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Improving trust and confidence in the tax system is our end game

Last updated 9 February 2023

Jeremy Hirschhorn, Second Commissioner
Speech delivered to the 2023 OECD Tax Gap Conference
2 February 2023
(Check against delivery)

Welcome and introduction

Colleagues and friends, good morning.

It is my great pleasure and privilege, on behalf of the Organisation for Economic Cooperation and Development (OECD), to welcome all of you, from here and abroad, to the first ever OECD conference focused on “tax gap”. It is fantastic we are finally all here together and I hope we all make best use of the next few days to share our experiences and also to learn more about how each of us are developing ways to measure the revenue performance of our respective tax systems. If you have been following my speeches over the past few years, you will know I am passionate about tax gap thinking and how it can transform tax administration.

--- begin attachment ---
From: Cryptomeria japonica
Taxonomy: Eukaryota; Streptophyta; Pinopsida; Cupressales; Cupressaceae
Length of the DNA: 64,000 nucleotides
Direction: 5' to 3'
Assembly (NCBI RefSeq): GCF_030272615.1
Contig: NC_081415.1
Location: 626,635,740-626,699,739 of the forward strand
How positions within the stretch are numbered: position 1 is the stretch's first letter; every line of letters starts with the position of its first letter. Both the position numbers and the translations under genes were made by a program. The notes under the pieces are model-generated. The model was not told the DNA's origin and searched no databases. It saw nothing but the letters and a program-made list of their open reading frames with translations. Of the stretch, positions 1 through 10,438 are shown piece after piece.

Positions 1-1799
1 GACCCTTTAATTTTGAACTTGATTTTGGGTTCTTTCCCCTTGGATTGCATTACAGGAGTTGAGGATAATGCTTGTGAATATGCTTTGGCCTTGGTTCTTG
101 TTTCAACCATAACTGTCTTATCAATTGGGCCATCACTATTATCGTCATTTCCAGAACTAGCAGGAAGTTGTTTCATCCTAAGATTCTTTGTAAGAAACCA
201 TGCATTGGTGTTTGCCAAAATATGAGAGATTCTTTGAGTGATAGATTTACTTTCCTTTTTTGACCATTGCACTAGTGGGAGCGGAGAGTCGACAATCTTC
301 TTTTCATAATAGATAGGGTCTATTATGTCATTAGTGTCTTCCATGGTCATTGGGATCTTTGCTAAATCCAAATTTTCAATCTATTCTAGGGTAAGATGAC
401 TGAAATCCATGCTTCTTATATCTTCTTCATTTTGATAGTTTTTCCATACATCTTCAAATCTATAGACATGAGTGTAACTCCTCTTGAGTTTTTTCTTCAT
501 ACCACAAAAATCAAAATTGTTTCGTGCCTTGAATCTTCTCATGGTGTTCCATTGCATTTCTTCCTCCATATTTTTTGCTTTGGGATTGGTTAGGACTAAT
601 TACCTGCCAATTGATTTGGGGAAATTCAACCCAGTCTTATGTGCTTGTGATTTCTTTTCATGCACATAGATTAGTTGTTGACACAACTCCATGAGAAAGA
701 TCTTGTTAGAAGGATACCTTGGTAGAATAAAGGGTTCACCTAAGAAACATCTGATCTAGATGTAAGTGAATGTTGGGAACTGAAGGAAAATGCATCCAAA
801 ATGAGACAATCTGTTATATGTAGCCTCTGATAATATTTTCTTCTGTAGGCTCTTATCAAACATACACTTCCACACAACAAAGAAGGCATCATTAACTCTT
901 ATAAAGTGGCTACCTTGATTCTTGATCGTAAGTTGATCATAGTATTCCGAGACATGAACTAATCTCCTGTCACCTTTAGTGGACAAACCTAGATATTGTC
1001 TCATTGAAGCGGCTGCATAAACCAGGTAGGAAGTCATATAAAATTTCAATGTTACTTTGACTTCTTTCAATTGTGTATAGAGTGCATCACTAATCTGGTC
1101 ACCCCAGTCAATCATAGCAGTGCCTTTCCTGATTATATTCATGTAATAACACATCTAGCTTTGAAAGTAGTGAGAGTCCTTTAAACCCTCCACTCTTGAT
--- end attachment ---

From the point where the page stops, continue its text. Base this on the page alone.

At the outset, I would like to acknowledge the sustained efforts of Peter Green and Oliver Petzold of the OECD Secretariat, who have brought this conference and agenda together. I would also like to thank Anthony Siouclis, Assistant Commissioner at the ATO, who has led our tax gap program for the past few years, and his hard-working team, as well as all their predecessors on whose work they have built.

Performance of tax systems, supported by the effectiveness of revenue authorities, is critical to stable economic and social development – domestic and international. Tax gap analysis supports revenue authorities in this critical role. Tax gaps focus us on the right things so we can sustain a reliable revenue system for our communities for the long term.